Herringbone Tiles – Buying Guide

We’ve been enamoured with herringbone’s zigzags for yonks now, so we’re delighted that they’re currently taking the design world by storm. This classic pattern is being seen everywhere; from swanky bars and hip hotels to fashion runways and designer handbags. And we can see why – it’s a surefire way to give any surface a sophisticated finish.

The best bit? With our range of herringbone tiles it’s never been easier to give your home a stylish update. This buying guide will take you through everything you need to know!

What is the herringbone layout?

According to our pocket dictionary, a herringbone pattern consists of ‘rows of parallel lines that slant in the opposite direction, to form V shapes’. In everyday English, that means arranging rectangular tiles at right angles to each other. Repeated over, this forms the zigzag design that makes so many of us weak at the knees.

A little pub trivia for you – the word ‘herringbone’ actually refers to the way the layout resembles the bones of the humble herring fish. Exactly.

Herringbone tiles
Fish and chips, anyone?

What makes herringbone tiles so special?

Wow, where to begin! To us, herringbone tiles are a great way to add detail without breaking the bank and we could spend all day gazing at pictures of zigzaggy floors. There’s something undeniably swoon-worthy about the classic silhouette and it’s the epitome of timeless sophistication – stylish enough to catch your attention, subtle enough to look good anywhere.

It’s a look that’s been in vogue for over two thousand years. The Ancient Romans were fond of the ‘spiked work’ pattern as they called it – there’s examples to be found all over their former empire, from intricate brickwork to arrowed footpaths. More recently, you’ll find countless gorgeous Parisian apartments with floors draped wall-to-wall in right-angled parquet planks.

Herringbone Tiles Ancient Rome & Paris
All roads lead to Rome, er Paris

What sizes do herringbone tiles come in?

A fair few! Any rectangular tile can be laid in the fish bone pattern – everything from dinky mosaics to extra large planks, in theory. However in reality, we find that brick effect tiles and large wood effect tiles work best. Go too small and you can end up with too many distracting grout joints; too large and you can easily lose the geometric effect.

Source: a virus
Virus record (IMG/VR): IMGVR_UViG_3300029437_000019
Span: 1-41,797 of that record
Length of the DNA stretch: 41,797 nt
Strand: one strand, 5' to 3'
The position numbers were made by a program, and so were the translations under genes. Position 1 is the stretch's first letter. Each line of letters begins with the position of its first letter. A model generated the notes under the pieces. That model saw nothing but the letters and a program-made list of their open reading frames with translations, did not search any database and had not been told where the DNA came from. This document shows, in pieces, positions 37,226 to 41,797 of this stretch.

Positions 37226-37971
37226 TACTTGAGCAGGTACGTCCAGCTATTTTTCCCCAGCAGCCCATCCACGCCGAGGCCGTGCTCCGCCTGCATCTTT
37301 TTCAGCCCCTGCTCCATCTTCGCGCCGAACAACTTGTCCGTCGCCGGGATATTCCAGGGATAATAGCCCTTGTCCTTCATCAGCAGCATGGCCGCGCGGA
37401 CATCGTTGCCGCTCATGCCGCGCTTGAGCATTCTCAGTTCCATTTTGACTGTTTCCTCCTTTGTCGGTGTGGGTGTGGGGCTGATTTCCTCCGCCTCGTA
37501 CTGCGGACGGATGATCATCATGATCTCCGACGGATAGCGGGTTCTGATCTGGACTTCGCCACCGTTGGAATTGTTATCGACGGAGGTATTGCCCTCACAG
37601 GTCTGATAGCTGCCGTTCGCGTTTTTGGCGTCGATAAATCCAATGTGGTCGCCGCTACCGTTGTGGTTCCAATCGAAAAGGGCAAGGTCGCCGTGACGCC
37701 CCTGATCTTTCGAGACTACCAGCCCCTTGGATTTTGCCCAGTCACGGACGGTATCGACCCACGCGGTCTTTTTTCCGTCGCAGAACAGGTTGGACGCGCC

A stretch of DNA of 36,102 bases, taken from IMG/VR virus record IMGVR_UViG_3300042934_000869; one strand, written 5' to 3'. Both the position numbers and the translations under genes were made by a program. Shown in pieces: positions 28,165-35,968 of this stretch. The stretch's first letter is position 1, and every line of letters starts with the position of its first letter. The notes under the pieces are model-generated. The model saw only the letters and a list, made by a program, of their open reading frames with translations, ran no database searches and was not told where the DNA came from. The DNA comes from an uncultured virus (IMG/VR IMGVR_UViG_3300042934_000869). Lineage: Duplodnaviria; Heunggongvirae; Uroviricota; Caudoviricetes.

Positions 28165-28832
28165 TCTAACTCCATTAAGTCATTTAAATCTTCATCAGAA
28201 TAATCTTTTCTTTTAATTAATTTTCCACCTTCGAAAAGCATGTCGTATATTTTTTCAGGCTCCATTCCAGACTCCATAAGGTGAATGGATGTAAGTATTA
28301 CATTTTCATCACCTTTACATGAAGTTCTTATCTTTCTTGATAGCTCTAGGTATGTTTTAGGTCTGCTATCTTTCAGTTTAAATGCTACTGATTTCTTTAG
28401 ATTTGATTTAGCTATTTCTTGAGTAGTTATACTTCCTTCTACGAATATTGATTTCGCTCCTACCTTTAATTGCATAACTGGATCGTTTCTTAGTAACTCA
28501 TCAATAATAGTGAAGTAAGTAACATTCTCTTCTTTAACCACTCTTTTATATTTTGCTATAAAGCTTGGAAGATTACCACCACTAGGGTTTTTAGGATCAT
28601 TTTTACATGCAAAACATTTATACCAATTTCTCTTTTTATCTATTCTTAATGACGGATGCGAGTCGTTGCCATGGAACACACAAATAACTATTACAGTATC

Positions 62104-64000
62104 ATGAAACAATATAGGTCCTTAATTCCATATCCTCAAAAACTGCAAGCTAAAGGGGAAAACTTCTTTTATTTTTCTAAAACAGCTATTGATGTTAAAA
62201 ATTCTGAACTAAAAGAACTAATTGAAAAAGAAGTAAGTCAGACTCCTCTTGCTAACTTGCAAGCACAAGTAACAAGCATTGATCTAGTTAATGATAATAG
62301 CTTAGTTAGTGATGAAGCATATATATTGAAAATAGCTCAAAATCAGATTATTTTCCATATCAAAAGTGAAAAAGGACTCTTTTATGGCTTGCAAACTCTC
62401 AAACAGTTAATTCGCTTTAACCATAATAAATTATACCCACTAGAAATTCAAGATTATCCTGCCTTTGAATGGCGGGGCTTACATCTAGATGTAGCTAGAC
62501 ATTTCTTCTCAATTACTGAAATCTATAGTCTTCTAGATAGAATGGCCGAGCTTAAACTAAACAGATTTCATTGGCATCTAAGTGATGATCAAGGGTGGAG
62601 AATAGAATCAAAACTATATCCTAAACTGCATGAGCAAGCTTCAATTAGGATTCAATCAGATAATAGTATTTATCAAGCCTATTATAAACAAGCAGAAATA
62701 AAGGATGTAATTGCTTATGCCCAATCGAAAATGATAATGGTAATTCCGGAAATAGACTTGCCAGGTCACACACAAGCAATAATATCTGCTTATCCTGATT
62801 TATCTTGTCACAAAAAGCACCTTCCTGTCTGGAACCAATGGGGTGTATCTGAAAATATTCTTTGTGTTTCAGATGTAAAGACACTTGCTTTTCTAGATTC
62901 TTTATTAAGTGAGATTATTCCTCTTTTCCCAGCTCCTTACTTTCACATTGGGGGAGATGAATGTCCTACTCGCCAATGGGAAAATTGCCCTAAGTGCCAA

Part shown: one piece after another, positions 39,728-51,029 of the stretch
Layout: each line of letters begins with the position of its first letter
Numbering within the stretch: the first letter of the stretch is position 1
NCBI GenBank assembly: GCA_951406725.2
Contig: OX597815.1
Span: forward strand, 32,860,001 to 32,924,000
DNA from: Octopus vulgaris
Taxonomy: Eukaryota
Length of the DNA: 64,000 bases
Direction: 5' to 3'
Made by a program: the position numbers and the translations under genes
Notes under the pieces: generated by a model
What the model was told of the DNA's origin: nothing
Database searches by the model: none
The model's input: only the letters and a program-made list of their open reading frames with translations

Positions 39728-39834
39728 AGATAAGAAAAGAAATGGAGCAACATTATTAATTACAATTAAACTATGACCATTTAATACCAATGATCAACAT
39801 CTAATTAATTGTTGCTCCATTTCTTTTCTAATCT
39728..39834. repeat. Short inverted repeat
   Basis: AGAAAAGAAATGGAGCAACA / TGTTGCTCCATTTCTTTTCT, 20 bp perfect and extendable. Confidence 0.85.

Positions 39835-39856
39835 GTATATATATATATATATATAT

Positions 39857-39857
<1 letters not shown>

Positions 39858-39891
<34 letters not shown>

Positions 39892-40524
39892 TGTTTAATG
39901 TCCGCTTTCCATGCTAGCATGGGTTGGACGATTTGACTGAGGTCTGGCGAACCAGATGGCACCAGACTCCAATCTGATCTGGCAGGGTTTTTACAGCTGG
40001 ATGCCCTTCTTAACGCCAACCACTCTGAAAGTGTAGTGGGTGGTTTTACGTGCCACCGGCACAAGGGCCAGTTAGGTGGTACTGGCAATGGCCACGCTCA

Herringbone Tiles Small and Large
Little and Large

For most floors, our Herringbone Brown and Woodwork Beige tiles should be perfect. Although they’re obviously different in size, they’ll give you dreamy diagonal style and visual impact without being too overbearing.

Herringbone Tiles Different Size
Pick a tile that’s not too small, nor too big!

Where can I use herringbone tiles?

We actually think that herringbone and tiles are the greatest pairing since, er, Bonnie and Clyde. There’s a whole hosts of sizes and designs available meaning you can style your home in herringbone to your heart’s content.

Laying wood effect tiles in a herringbone pattern is a sure-fire way to give your floors an instant facelift. And the great thing is, thanks to the durability of porcelain you can now have zigzag floors in rooms that were previously off-limits. So that’s a hello to herringbones in bathrooms and busy hallways – water and foot traffic won’t wear or rot our hardy tiles, thank you very much!

Herringbone Tiles Bathroom
Herringbone marble style tiles plus bathroom equals boutique glam

Step up the style with your splashbacks and get fashionable feature walls by using smaller format tiles. The intricate pattern is a statement in itself so you don’t need to go OTT when it comes to colour. In fact, monochrome tiles lend themselves particularly well to herringbone patterns, especially if you graduate the tones.

Herringbone Tiles Walls
Hip walls love herringbone tiles

If you’re thinking of using metro tiles, why not lay them herringbone for a modern twist on a design classic?

What’s the difference between herringbone and chevron tiles?

It’s pretty easy to confuse herringbones and chevrons and to be honest, the names are pretty interchangeable. Both refers to zigzag laying patterns but there’s a key difference – with herringbone the pattern is staggered, whereas chevrons have an angled edge so that when laid, there’s a continuous zigzag.

Still a little mystified? To clear things up, check out the two images below. To the left you have rectangular planks in the standard herringbone pattern. On the right you’ll see the chevrons with their chamfered edges.

Herringbone Vs Chevron Tiles
Spot the difference. And just to confuse you, chevrons are sometimes called ‘French Herringbones’

What are the different styles of herringbone tiles?

Naturally, there’s lots of herringbone tiles that are designed to look like wood. After all, herringbone patterns were once limited to expensive parquet floors. However, over the past twelve months there’s been a flurry of interesting herringbone designs coming out of the kilns, which gets our creative juices flowing!

These tend to be on the smaller side – exhibit A being our Terra Beige brick tiles. These are a modern twist on traditional terracotta and are perfect for today’s vintage look.

Herringbone Tiles Terracotta

Prefer things a bit more plain and simple? Stick to tiles in muted tones, such as our Brix White porcelain tiles. With their textured surface, they’re anything but square – especially if you lay them herringbone with a contrasting grout to emphasise the distinctive layout.

Herringbone Tiles Neutral
Add oomph with plain tiles by laying at right angles

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